If you’re in a situation where you’ve already bought elsewhere and can’t sell your current home fast enough, contact an experienced mortgage broker, pronto. They may have a lender of last resort who is brave enough to lend you more than 80 percent of your home’s value in a bear market. Just be prepared for exorbitant rates and fees. Ideally, the appraised value of your current home does not decrease in the meantime.

Oh my God. You picked a frustrating topic this week, right?

Nesto begins 150-day price suspension

With interest rates on rocketing ships, mortgage interest rates – which ensure that your rate won’t rise for a set period of time – are indispensable. Until recently, the Bank of Montreal offered the country’s longest record rate contract at 130 days. You can find more time elsewhere but the rates physically jump.

But now, Nesto, an online mortgage broker, has introduced a 150-day interest rate lock for insured mortgages and default insurance, with rates starting at 4.99 percent. The insurable mortgage applies to purchases with a discount of at least 20 percent, on property under $1 million with an amortization of 25 years or less. There is no refinancing, unfortunately.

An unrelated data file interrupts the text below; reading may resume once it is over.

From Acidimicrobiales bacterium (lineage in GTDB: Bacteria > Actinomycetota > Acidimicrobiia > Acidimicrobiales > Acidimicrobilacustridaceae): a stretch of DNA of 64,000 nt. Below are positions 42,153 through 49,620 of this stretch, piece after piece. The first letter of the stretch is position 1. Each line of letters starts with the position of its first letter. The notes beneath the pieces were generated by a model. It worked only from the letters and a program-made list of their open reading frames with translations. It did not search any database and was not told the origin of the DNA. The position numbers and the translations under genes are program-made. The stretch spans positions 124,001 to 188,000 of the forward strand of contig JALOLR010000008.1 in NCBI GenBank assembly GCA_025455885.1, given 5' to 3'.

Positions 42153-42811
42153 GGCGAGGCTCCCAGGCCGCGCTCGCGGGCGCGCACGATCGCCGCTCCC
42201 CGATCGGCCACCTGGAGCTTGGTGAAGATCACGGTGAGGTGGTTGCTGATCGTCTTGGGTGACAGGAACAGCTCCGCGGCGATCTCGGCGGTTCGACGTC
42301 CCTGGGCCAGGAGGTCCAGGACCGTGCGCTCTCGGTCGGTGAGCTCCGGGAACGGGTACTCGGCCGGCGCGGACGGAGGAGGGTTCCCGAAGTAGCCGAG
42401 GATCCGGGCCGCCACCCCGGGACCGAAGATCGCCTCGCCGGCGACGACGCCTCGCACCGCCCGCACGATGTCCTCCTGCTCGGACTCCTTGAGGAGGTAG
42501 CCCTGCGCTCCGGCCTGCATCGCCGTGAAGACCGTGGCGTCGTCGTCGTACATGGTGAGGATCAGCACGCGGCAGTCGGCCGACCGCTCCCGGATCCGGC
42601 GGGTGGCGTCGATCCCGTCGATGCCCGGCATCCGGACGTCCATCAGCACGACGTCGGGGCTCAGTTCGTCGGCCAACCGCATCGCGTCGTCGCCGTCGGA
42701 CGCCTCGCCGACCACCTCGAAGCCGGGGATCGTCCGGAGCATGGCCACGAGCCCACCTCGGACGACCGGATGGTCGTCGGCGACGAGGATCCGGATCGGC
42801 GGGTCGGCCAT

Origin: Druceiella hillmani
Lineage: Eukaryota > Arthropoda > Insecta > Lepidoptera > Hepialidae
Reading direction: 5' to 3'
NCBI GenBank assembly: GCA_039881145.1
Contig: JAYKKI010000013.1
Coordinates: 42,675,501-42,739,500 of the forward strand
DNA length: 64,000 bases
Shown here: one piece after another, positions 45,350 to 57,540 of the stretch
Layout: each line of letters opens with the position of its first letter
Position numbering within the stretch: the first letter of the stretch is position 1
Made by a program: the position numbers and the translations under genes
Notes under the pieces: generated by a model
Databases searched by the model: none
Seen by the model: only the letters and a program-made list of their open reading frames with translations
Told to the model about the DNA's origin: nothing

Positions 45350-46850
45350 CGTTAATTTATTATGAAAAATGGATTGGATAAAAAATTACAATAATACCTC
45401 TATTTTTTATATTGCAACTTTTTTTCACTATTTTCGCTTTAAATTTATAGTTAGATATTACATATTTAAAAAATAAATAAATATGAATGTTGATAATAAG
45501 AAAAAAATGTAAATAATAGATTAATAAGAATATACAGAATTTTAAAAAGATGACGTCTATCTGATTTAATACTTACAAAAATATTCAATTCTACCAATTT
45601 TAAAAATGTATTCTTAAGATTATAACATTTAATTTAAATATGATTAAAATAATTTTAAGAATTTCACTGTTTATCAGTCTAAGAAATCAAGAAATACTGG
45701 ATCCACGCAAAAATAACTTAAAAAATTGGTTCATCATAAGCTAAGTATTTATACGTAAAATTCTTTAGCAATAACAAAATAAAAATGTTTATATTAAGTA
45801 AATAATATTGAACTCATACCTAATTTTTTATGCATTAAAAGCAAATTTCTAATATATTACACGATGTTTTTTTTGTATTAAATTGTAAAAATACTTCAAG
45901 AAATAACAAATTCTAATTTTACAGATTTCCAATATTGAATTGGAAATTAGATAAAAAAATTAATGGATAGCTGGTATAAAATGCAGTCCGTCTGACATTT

That extra 20 days or so might not seem like a lot, but if you have a standard 120-day average and it takes more than 130 days to close, you’re stuck at current market rates. If interest rates jump 150 basis points since they took effect, you could be stuck paying an additional $36,000 over five years on a $500,000 mortgage. (There are 100 basis points, or basis points, in a percentage point.)

Prices this week…

Remember when fixed prices used to start with “1” in the old days (last fall)?

As of this week, True North Mortgage is the latest national bank to offer a flat interest rate of less than 4 percent.